Festival of Praise: Please plan to join us for the 34th Annual “Festival of Praise” Concert, as singers from across the state join together to sing the music of internationally-recognized composer Jake Runestad. The concert will feature narration by Jake Runestad, and special guests The Festival Singers of Florida under the baton of conductor and festival clinician Dr. Kevin Fenton, Professor of Conducting and Choral Ensembles at Florida State University. This will be an unforgettable evening of unity through singing that you will not want to miss!

Joyce and Bert Lee and Claire Stiles will be singing in this exciting musical performance.  Come and enjoy some uplifting music with us!

34th Annual “Festival of Praise” concert – Saturday, February 8, 2020  – 7:30 PM  9:00 PM  at the First Presbyterian Church, 701 Beach Drive NE, St. Petersburg

Ayala Legacy Luncheon: Each year, Legacy Week celebrates the accomplishments, power, strength and courage of black leaders in the community. Join us on February 12, 2020 from 11:30-1:30 p.m., in the Center for Health Equity, 2333 34th St S, St. Petersburg, FL 33711, for a keynote address from State Attorney Aramis Ayala, the first African American State Attorney in Florida’s history. Her powerful insights will address poverty, mass incarceration and other social justice issues. This event is free and open to the public but registration is requested for an accurate lunch count.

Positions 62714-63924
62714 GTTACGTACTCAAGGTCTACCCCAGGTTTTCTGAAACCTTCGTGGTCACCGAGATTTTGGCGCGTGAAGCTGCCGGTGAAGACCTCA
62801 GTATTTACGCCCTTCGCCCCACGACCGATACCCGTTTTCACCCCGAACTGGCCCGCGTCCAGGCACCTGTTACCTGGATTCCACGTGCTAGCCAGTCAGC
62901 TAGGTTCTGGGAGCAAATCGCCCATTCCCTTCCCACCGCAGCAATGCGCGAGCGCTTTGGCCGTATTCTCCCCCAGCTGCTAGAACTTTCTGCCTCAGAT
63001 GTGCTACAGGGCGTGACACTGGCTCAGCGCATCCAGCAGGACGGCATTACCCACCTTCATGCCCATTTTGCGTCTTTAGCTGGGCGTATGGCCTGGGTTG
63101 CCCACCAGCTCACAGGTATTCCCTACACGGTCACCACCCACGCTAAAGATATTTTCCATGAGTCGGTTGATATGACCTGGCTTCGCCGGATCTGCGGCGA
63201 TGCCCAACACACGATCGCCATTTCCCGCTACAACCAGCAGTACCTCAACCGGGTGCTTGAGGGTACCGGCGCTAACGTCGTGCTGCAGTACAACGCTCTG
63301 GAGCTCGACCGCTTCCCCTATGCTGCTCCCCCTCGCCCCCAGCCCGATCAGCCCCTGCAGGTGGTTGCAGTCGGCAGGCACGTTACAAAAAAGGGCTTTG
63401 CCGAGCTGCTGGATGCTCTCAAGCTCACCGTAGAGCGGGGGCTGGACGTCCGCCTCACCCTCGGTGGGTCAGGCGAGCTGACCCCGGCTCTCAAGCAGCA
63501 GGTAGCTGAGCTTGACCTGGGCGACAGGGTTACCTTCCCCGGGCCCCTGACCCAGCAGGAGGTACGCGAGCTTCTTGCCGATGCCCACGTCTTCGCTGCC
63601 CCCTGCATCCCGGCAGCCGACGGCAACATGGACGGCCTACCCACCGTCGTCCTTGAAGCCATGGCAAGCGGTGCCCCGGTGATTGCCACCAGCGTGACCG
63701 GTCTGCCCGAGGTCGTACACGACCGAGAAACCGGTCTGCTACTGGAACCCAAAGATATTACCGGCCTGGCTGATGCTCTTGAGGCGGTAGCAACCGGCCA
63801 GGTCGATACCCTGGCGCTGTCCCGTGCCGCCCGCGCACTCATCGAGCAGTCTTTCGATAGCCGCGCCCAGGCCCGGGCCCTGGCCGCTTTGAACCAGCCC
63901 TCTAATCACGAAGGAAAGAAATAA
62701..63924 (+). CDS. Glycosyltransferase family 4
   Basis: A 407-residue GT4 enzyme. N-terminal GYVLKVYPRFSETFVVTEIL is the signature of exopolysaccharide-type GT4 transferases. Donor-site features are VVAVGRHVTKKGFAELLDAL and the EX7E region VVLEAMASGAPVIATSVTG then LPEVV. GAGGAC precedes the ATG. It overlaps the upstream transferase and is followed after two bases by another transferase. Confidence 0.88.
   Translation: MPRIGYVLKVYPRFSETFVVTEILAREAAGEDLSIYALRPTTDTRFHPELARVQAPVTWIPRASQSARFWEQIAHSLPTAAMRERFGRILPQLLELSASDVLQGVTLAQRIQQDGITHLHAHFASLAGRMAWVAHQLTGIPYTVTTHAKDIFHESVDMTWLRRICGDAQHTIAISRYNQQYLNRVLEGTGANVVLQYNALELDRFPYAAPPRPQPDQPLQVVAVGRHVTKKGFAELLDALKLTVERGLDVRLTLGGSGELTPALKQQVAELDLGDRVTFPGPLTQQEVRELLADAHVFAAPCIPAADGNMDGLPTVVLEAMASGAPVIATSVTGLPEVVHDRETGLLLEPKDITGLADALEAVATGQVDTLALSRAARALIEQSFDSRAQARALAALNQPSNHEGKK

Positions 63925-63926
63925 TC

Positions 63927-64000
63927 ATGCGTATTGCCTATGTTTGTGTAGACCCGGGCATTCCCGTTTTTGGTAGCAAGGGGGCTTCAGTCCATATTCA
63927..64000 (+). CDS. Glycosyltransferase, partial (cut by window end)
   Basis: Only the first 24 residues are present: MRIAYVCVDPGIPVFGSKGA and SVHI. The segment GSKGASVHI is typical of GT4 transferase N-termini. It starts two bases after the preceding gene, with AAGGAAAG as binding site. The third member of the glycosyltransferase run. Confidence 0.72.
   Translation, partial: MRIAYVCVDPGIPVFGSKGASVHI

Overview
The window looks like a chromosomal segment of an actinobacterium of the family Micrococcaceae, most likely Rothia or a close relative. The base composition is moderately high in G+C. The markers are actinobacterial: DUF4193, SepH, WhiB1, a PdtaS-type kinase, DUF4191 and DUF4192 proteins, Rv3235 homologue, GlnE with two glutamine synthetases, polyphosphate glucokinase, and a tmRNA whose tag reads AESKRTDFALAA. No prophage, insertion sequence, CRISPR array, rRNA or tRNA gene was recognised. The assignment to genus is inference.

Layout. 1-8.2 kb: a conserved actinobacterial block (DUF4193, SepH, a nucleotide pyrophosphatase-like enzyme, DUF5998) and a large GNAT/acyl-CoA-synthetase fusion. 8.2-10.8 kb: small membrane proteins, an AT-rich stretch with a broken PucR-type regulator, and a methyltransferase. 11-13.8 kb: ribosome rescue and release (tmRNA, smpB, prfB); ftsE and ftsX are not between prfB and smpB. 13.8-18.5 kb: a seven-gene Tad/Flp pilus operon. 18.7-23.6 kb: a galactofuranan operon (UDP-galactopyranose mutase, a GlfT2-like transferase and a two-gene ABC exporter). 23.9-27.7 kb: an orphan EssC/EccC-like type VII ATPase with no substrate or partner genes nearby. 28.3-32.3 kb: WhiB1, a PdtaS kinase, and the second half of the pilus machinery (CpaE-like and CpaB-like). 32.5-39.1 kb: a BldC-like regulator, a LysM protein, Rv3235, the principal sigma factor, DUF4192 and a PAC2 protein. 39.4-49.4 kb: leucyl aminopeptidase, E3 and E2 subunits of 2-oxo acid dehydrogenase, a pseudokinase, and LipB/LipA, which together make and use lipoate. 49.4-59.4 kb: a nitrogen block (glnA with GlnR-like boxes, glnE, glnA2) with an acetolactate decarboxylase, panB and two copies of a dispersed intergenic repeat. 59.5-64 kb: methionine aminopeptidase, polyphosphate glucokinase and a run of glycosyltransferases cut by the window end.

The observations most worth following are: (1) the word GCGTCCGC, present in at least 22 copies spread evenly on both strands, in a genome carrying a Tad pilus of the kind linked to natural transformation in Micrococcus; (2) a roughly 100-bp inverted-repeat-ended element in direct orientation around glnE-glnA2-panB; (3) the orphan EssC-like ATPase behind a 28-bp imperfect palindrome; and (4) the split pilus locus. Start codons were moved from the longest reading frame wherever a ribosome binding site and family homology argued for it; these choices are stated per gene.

RSVP Here:

One City Chorus: Concert Sunday February 16th at 4:00 PM at the Palladium Theater 253 5th Ave North. One City Chorus, St. Pete’s 120-voice community chorus with special guests “The Alumni Singers.” Tickets $25/$20 in advance. Tickets available through Jeff Wells, one of the singers.

Youth Basketball Activity: On February 16 @ 2pm. We will be going to a USF Bulls Women’s Basketball game in Tampa. All of the details are still in progress such as transportation. But most likely a few cars can be taken after church to the game. Friends and families are welcome. Please RSVP to Olivia Gibson at so tickets can be purchased and all of the details can be worked out. 

Environmental Film Festival at Eckerd: Each year, Eckerd College offers an amazing Environmental film Festival, Visions of Nature/Voices of Nature, that is free and open to the public.  The dates are Feb. 21, 25, 26 (Ash Wednesday), 27,28, 29.  The details are at the link below.